Saturday, January 15, 2011
The Poet of the Tunisian Revolution
It is unquestionable that another star of the Tunisian Revolution is the Tunisian poet, Abu Al-Qasim Ash-Shabi (lived early in the 20th century and died very young, leaving one Diwan "Aghani Al-Hayat" (Songs of Life)). Anthony Shadid said this today: "Hours after President Zine el-Abidine Ben Ali fled Tunisia on Friday, a Lebanese broadcaster, in triumphant tones, ended her report on the first instance of an Arab leader to be overthrown in popular protests by quoting a famous Tunisian poet. “And the people wanted life,” she said, “and the chains were broken.”" The anchorwoman, I think on New TV, was not quoting the the poet. She was paraphrasing. The famous poem "The Will of Life" is known by all Arabs and goes like this: "If the people will to live, providence is destined to favorably respond; and night is destined to fold, and the chains are certain to be broken; and he who has not embraced by the love of life, will evaporate in its atmosphere and disappear." But I wish Arabs know more of his poetry: he wrote many nice poems and wrote a lot about melancholy--he clearly suffered from an acute case of it. He has a poem titled "To a Tyran" which says: "Woe to you, abode of injustices, from a future, when the oppressed rise and show determination." I am afraid that I have found one of his poems, "The New Morning" (written in 1933) more than a bit influenced--if not plagiarized from--a poem written by Mikha'il Nu`aymah titled "Contentment" (written in 1922).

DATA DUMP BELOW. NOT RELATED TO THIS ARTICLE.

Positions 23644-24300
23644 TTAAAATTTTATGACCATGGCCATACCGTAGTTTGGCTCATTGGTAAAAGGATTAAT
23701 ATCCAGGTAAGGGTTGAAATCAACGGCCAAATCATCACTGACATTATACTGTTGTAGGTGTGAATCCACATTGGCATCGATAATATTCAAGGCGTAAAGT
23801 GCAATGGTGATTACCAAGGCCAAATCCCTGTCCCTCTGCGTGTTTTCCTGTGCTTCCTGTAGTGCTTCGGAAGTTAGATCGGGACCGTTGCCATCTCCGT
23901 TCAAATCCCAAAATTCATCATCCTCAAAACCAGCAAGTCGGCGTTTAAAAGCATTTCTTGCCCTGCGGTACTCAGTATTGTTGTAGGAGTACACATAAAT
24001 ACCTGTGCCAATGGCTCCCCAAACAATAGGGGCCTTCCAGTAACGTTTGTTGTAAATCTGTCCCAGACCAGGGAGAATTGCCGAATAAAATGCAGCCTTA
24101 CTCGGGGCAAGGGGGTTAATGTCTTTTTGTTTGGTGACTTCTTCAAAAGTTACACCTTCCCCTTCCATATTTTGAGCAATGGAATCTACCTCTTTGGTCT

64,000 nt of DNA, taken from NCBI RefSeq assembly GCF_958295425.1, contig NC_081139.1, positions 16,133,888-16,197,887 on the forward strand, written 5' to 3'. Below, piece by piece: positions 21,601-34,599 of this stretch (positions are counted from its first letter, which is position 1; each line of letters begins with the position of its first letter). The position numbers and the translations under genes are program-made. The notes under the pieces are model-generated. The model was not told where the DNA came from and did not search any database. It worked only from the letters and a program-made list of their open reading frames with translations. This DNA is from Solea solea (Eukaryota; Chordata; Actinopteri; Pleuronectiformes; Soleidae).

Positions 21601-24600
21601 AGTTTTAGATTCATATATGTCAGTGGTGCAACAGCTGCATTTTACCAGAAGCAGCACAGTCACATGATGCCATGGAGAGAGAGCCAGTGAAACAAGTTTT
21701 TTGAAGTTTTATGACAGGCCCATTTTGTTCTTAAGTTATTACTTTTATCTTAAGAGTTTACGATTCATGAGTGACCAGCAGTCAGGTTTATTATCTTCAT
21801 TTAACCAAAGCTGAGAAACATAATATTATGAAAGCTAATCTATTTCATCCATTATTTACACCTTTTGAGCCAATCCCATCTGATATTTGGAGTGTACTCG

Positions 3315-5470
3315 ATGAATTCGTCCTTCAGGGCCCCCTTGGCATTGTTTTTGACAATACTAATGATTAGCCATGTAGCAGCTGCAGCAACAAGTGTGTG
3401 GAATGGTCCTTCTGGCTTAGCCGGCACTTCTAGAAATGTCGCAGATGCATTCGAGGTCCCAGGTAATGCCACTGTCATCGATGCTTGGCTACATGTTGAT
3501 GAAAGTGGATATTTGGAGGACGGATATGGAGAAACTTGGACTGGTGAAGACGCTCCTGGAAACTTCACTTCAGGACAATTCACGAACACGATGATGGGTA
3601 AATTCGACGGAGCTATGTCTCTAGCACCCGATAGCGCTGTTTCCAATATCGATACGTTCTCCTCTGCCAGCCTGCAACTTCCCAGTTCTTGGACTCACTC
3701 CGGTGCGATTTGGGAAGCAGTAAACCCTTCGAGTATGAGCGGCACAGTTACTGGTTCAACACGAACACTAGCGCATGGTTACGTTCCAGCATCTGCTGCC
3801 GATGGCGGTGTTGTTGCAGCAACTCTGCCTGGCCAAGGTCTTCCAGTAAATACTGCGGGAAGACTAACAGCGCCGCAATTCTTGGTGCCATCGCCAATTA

Posted by As'ad AbuKhalil at 9:57 AM